2021 was a productive year for us here at KANDR Digital. We’re seeing exciting trends happening in UX Design across the organisations we’ve worked with and we expect to see this trend continue into 2022. More and more companies are beginning to understand the need for a solid and reliable UX and design process to innovate and scale their products and services.
1. Companies are hiring for Design at Director Level
Until relatively recently UX Design has been misunderstood by business leaders with its importance downplayed as a service that’s more akin to painting and decorating than to developing winning strategies.
Successful products don’t happen by accident. They are the result of well-planned user research, design and user validation processes that are built-in to the development process. This requires product vision and strategy that comes when you hire design leaders who can set up these processes and build high performing design teams that scale with your product, and partner with business leaders to achieve company goals.
2. There is a better understanding for the need to embed research and design into existing practices
Not all companies can afford to hire specialist design and research teams, however, more startups and smaller companies are seeking to include UX processes from the start. This does one of two things: 1. it ensures that products that get built have been validated by users thereby helping to secure funding for the actual build, and 2. it allows companies to get ahead of competitors from the outset.
There are many reasons to include UX in your product creation process, but the most important to consider is how it benefits your bottom line. 70% of projects fail due to lack of user acceptance but including UX processes reduces the risk of building the wrong thing.
- UX reduces development time by helping to improve decision making and prioritising development tasks
- UX helps to identify and narrow down your target user to find your ideal client
- Prototyping results in more accurate estimates for built time and cost, reduced requests for clarification by the development team and reduced rework and bug fixes post-launch
- UX help lower costs associated with customer acquisition and support.
Source: Experience Dynamics.com.
3. Accessibility is becoming more than a box-ticking exercise
In the same way that restaurants and public services must be mindful of providing wheelchair access in the physical world, digital products also need to consider accessibility by people with a variety of disabilities such as auditory, cognitive, neurological, physical, speech and visual. There are other considerations such as slow internet connections, very small or very large screen sizes and different devices, operating systems and browsers.
The power of the Web is in its universality. Access by everyone regardless of disability is an essential aspect.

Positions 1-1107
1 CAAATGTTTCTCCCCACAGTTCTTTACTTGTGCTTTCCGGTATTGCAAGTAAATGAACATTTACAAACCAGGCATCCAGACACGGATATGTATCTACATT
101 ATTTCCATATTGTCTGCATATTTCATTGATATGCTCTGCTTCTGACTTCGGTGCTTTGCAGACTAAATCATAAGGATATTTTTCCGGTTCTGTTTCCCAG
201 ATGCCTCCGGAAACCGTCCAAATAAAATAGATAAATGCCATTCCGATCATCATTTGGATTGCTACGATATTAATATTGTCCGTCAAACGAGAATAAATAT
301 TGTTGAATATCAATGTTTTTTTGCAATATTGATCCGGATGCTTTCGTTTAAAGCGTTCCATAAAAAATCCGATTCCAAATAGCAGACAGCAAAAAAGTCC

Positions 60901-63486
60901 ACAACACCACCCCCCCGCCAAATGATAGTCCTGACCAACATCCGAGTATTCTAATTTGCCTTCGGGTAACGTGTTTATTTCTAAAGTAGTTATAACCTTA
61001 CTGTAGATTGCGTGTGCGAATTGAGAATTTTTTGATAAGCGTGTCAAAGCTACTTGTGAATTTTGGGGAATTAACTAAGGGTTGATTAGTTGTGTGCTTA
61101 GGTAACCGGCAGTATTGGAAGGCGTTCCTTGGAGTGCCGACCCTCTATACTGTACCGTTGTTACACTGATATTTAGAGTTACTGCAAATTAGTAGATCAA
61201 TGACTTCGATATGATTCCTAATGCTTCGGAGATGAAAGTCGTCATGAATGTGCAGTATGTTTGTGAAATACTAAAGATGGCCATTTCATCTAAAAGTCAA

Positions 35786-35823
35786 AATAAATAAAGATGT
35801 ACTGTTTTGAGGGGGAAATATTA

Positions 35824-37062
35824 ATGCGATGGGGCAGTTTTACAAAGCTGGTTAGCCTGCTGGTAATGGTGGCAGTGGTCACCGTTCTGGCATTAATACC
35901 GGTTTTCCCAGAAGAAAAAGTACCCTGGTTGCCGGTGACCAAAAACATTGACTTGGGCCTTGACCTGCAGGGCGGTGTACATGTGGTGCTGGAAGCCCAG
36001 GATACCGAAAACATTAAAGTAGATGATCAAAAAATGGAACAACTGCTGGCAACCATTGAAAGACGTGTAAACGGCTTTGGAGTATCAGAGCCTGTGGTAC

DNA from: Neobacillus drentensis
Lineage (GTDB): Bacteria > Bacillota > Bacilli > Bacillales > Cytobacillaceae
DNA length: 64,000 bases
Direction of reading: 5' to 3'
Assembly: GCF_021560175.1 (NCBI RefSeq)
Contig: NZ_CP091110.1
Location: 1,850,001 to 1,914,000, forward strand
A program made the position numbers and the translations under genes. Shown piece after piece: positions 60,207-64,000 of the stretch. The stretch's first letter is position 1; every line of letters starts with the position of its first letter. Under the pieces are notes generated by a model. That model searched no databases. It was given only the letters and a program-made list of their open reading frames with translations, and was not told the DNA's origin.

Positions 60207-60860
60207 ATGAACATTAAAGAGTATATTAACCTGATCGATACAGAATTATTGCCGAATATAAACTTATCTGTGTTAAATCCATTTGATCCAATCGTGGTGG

– Tim Berners-Lee, W3C Director and inventor of the World Wide Web.
There are clear advantages to designing for accessibility – it will expand your market reach and increase brand loyalty – but another thing to consider is that many countries have laws requiring digital accessibility. In the US the number of legal actions continues to rise and in Norway, the government fines commercial companies who fail to provide equivalent access for people with disabilities. As more countries include regulations for accessibility, product organisations are prioritising it.
It doesn’t take a huge effort to factor accessibility in from the start of a project, but the cost of retrofitting a few years or even months down the line could be vast as it may require going right back to your fundamental building blocks like colours, typography, iconography and auditing your code to ensure that you can achieve basic AA standards.
For more information about the business case for accessibility visit: https://www.w3.org/WAI/business-case/
4. Content writing is finally getting a look in
While most product companies employ technical writers for their documentation, the micro communication in the product in the form of labels, contextual guidance and error messages often fall to the product team. But as there is no clear ‘owner’ and not always budget for user testing, it can often result in bickering amongst team members. Content writing is in the same place today that UX was 5 or 6 years ago. It’s the unseen and unnoticed and undervalued aspect of product creation. Thankfully, this looks like it is about to change and all our lives will be improved because of it.
5. The need for better ways to collaborate across teams
When each department is stuck in its own headspace, the result is reflected in a sub-standard customer journey. You can have really strong Product, Marketing and Sales departments, but if they don’t communicate with each other it can lead to high levels of churn as customers are enticed in by great marketing and sales messages that tick all the boxes for them, but then find themselves with a product that doesn’t match that story and end up disappointed. Conversely, the product could be perfect for them but the marketing and sales messages don’t convey this accurately to customers and they never discover your product that might be a perfect fit for them.
All of these issues are a sign of poor communication and siloed working practices. Improved communication doesn’t mean that everyone should be available on Slack or Teams 24/7 with meetings piling up in everyones calendar so there’s little time left to do any focused work. But information should be available and easily accessible by everyone while meetings and workshops should be designed to get the best outcome and not to waste peoples time.
Companies are learning about the need for a centralised documentation
A design system. A centralised place where guidelines for research, design, product management, product owners, developers, writers, QA and anyone involved in creating products.